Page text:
Monday, March 3, 2014

Nightmares and a Link to Mental Illness

Nightmares and a Link to Mental Illness
I saw a very interesting article in news from the BBC recently that says that if a child suffers from regular nightmares this might be an early warning sign of psychotic disorders that could develop in later life.
The study, by UK researchers said that while most children will have nightmares from time to time, if the nightmares persist it could be an indication of something more serious.  Nightmares accompanied by what are called ‘night terrors’ were also an indication of increased risk.
Commenting on the study, the charity YoungMinds said it was important research that may help people detect the early signs of mental illness.
Almost 7000 people were followed up to the age of 12 and parents were regularly asked about any sleep problems in their children.  Then at the end of the study the children were assessed for psychotic experiences such as hallucinations, delusions and thinking their thoughts were being controlled.
The study showed that the majority of children had nightmares at some point, but in 37% of cases, parents reported problems with nightmares for several years in succession. One in 10 of the children had night terrors, generally between the ages of three and seven.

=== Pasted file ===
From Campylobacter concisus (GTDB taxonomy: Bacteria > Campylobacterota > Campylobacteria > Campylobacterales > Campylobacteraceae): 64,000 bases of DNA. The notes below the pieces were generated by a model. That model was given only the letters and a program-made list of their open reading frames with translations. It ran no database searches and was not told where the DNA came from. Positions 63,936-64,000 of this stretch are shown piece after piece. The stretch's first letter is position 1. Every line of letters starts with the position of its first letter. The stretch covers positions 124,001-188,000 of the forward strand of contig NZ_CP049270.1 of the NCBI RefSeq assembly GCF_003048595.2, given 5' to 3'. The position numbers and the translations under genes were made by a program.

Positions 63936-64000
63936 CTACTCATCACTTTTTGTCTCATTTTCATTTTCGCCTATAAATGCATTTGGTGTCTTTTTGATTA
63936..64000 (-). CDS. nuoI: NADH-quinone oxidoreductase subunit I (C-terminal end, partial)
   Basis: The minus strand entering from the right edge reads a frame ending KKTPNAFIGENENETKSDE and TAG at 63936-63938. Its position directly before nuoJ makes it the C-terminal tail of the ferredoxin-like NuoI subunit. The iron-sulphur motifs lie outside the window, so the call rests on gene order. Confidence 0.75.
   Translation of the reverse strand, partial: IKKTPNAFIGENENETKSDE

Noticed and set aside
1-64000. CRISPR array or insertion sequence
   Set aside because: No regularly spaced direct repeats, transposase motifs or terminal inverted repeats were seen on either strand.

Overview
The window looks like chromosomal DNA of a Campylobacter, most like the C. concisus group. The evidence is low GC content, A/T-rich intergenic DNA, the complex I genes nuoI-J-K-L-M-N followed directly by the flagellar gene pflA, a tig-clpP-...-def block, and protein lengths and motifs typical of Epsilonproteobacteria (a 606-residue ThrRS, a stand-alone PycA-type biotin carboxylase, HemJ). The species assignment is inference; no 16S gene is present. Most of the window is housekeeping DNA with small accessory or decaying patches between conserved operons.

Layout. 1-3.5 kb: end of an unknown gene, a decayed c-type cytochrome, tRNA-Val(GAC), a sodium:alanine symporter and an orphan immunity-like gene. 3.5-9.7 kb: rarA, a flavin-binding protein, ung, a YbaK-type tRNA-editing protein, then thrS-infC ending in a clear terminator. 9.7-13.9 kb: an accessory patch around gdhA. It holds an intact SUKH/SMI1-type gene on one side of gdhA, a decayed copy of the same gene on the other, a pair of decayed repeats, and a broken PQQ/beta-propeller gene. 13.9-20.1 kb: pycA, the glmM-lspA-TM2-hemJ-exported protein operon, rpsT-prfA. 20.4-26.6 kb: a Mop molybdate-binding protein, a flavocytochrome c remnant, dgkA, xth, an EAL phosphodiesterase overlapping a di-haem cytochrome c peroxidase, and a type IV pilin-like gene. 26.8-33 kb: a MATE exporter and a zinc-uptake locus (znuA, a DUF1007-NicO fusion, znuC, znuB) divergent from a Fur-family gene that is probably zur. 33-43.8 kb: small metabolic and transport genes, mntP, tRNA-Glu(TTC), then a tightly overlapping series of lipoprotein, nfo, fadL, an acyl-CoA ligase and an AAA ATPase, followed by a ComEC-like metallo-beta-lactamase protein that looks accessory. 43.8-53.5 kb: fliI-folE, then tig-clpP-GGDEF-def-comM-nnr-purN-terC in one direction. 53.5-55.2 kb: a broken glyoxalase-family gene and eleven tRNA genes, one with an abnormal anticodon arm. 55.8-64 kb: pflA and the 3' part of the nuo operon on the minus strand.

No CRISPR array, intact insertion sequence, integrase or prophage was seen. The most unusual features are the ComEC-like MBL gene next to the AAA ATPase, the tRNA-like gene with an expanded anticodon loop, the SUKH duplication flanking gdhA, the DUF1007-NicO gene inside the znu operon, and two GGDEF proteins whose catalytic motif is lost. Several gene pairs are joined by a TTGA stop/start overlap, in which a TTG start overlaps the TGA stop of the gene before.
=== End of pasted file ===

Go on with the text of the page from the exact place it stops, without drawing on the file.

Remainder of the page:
The team at the University of Warwick said that a long-term problem with nightmares and terrors was linked to a higher risk of mental health problems later.  The findings were that around 47 in every 1,000 children had some form of psychotic experience. Those having nightmares aged 12, it was found, were three-and-a-half times more likely to have problems and the risk was nearly doubled by regular night terrors. One of the researchers, Prof Dieter Wolke, told the BBC, who reported the story, that nightmares are relatively common, as are night terrors, but that it had been observed that if they did persist then there might be something more serious although the relationship between sleep problems and psychosis is not clear. One theory is that bullying or other traumatic events in childhood might cause both symptoms.
Another alternative is that the way some children's brains are wired means the boundaries between what is real and unreal, or sleeping and wakefulness, are blurred.  What this means that treating the sleep issues may not prevent psychotic events.
Prof Wolke did say that a regular routine and quality sleep were the key to tackling nightmares and that children should have more regular sleep, avoid anxiety-promoting films before bed and not use a computer or have other stimulation at night.
Night terrors occur at specific points during sleep and can be managed by briefly waking the child. Lucie Russell, the director of campaigns at YoungMinds, said that this had been a very important study because anything that could be done to promote early identification of signs of mental illness was vital to help the thousands of children that suffer. As early identification of a problem could help to lessen the chance of problems becoming entrenched in adulthood, this study is an important one.

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